Common employee problems and concerns handled by a workplace employee chaplain
- Health Concerns, the employee’s own health or that of a family member
- Grief over the loss of a loved one
- Problems in a love relationship
- Marital problems or those associated with going through a divorce
- Personality conflict with a fellow employee
- Financial problems that need attention
- Gambling, alcohol or drug addiction by either the employee of someone close to the employee
Measured against increased productivity of your employees, the very modest amount for my services as a part-time independent contractor is truly something to consider. For your convenience I will come to your place of business for a brief meeting further explaining my services. Please continue reading to learn more, if it makes sense to you, please
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The Chaplain’s points of service
· A workplace employee Chaplain is in the office, factory, or field to listen and support the needs of employees through spiritual means adapted to the employee’s specific religious understanding.
· The workplace employee Chaplain does not attempt to proselytize or convert employees to any one faith or religion. Employees therefore need not feel apprehensive or defensive in speaking to or approaching their Chaplain.
· While workplace employee Chaplains are theologically trained ordained ministers and while employees may recognize this from a Corporate Chaplain’s business card, St John’s Management Group’s Chaplains are schooled to not present an authoritative, or overly pious image to employees, but instead, to encourage more of a trusted friend image that employees feel is approachable or someone that they can find easy to communicate with.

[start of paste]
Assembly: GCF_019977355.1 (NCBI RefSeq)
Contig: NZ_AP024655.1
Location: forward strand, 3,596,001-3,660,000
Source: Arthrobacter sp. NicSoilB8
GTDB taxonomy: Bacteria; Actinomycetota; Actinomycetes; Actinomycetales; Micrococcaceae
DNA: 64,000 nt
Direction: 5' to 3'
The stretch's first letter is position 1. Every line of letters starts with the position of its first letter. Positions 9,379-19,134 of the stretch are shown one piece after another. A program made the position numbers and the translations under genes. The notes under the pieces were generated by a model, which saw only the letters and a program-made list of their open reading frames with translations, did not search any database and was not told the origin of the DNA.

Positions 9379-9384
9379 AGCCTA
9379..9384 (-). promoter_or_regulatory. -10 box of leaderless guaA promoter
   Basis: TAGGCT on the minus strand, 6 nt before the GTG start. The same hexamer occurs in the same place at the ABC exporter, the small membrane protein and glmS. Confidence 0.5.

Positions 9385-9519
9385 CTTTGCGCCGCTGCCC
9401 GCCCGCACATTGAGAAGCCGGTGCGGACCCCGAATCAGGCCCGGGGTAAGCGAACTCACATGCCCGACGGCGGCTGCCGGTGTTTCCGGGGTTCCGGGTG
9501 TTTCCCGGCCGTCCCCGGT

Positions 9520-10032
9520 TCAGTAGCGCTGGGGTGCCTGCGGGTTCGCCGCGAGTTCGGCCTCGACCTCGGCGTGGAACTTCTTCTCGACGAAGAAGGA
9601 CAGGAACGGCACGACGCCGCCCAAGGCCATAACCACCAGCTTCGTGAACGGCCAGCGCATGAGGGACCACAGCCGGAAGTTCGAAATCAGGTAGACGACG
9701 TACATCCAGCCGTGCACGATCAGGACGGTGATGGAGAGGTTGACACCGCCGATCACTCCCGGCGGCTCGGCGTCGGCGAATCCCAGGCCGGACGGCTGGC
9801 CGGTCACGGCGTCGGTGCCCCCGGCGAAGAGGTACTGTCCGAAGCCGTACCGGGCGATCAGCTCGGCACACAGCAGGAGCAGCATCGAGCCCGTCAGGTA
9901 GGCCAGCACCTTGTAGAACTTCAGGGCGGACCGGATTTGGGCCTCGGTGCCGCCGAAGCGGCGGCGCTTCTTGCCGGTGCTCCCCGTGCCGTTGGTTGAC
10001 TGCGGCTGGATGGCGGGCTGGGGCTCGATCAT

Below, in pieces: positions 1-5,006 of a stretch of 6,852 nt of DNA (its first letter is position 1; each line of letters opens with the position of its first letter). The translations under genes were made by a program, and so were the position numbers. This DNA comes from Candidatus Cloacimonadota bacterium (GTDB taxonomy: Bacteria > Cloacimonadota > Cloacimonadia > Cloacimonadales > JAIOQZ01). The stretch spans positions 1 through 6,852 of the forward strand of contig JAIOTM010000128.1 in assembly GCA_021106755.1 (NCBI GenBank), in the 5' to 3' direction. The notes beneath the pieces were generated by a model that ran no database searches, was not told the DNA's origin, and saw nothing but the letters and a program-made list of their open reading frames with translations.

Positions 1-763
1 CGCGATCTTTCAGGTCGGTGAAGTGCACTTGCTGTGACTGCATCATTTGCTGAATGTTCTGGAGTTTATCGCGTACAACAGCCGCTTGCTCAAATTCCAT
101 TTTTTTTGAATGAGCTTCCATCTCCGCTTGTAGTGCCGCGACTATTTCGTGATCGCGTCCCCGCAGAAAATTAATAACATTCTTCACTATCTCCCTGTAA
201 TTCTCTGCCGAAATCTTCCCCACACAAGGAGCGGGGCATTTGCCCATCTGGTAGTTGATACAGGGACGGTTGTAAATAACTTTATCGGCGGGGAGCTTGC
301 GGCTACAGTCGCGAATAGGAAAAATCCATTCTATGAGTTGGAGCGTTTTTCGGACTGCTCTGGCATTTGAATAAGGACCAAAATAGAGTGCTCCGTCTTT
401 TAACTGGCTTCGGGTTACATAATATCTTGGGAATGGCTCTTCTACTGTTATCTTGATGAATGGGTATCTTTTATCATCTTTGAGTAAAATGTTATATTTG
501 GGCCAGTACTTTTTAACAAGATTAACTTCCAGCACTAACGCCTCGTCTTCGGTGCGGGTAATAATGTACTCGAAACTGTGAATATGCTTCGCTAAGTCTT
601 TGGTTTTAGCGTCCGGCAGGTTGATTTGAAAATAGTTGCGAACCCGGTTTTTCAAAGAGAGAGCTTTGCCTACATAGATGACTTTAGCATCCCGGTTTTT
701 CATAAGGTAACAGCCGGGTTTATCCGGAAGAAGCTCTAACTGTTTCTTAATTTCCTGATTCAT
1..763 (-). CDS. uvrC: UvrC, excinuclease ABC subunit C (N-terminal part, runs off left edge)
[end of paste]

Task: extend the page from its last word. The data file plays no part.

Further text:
· Most workplace employee Chaplains work on a part-time basis. There are exceptions where there are a great number of employees thus requiring a full-time presence.
· While there are variations depending on employer and employee’s needs, generally speaking the workplace Chaplain makes the rounds of the office and/or factory or service personnel once daily. At least once daily the Chaplain moves through the employee’s working area greeting employees with a “Good morning” or “Good afternoon” depending on the time of day. As the Chaplain gets to know the names of employees, he or she will greet them by name. “Good morning Bob” or “Good morning Nancy,” etc.
· Employees understand that if they have something that’s troubling them and they need somebody’s understanding and confidentiality, all they have to do is ask as the Chaplain makes their daily rounds. The employees understand that such meetings with the Chaplain must take place on the employee’s own time, i.e., during a scheduled break, at lunchtime, or after their day’s work has concluded.